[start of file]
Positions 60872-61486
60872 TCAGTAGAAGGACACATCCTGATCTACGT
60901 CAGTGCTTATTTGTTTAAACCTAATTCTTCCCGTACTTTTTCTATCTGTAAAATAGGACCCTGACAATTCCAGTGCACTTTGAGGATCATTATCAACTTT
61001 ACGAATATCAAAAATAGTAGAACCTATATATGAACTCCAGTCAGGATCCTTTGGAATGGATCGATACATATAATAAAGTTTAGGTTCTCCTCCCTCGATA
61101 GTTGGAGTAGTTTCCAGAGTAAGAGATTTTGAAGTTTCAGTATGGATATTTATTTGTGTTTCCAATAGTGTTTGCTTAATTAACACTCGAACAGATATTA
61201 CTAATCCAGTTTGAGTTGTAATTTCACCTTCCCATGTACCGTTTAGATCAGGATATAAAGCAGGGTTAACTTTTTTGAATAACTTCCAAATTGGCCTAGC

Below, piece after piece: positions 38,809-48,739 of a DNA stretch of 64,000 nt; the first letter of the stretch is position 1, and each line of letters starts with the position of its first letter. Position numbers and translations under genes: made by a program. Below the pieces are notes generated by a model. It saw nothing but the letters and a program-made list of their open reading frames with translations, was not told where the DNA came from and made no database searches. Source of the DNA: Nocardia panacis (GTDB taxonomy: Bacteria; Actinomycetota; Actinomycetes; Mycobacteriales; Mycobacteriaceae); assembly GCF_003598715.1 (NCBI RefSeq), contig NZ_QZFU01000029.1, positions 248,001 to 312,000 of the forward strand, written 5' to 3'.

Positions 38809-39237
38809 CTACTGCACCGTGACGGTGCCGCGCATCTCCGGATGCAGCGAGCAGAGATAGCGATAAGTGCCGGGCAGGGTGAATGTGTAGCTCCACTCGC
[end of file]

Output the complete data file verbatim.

Positions 60872-61486
60872 TCAGTAGAAGGACACATCCTGATCTACGT
60901 CAGTGCTTATTTGTTTAAACCTAATTCTTCCCGTACTTTTTCTATCTGTAAAATAGGACCCTGACAATTCCAGTGCACTTTGAGGATCATTATCAACTTT
61001 ACGAATATCAAAAATAGTAGAACCTATATATGAACTCCAGTCAGGATCCTTTGGAATGGATCGATACATATAATAAAGTTTAGGTTCTCCTCCCTCGATA
61101 GTTGGAGTAGTTTCCAGAGTAAGAGATTTTGAAGTTTCAGTATGGATATTTATTTGTGTTTCCAATAGTGTTTGCTTAATTAACACTCGAACAGATATTA
61201 CTAATCCAGTTTGAGTTGTAATTTCACCTTCCCATGTACCGTTTAGATCAGGATATAAAGCAGGGTTAACTTTTTTGAATAACTTCCAAATTGGCCTAGC

Below, piece after piece: positions 38,809-48,739 of a DNA stretch of 64,000 nt; the first letter of the stretch is position 1, and each line of letters starts with the position of its first letter. Position numbers and translations under genes: made by a program. Below the pieces are notes generated by a model. It saw nothing but the letters and a program-made list of their open reading frames with translations, was not told where the DNA came from and made no database searches. Source of the DNA: Nocardia panacis (GTDB taxonomy: Bacteria; Actinomycetota; Actinomycetes; Mycobacteriales; Mycobacteriaceae); assembly GCF_003598715.1 (NCBI RefSeq), contig NZ_QZFU01000029.1, positions 248,001 to 312,000 of the forward strand, written 5' to 3'.

Positions 38809-39237
38809 CTACTGCACCGTGACGGTGCCGCGCATCTCCGGATGCAGCGAGCAGAGATAGCGATAAGTGCCGGGCAGGGTGAATGTGTAGCTCCACTCGC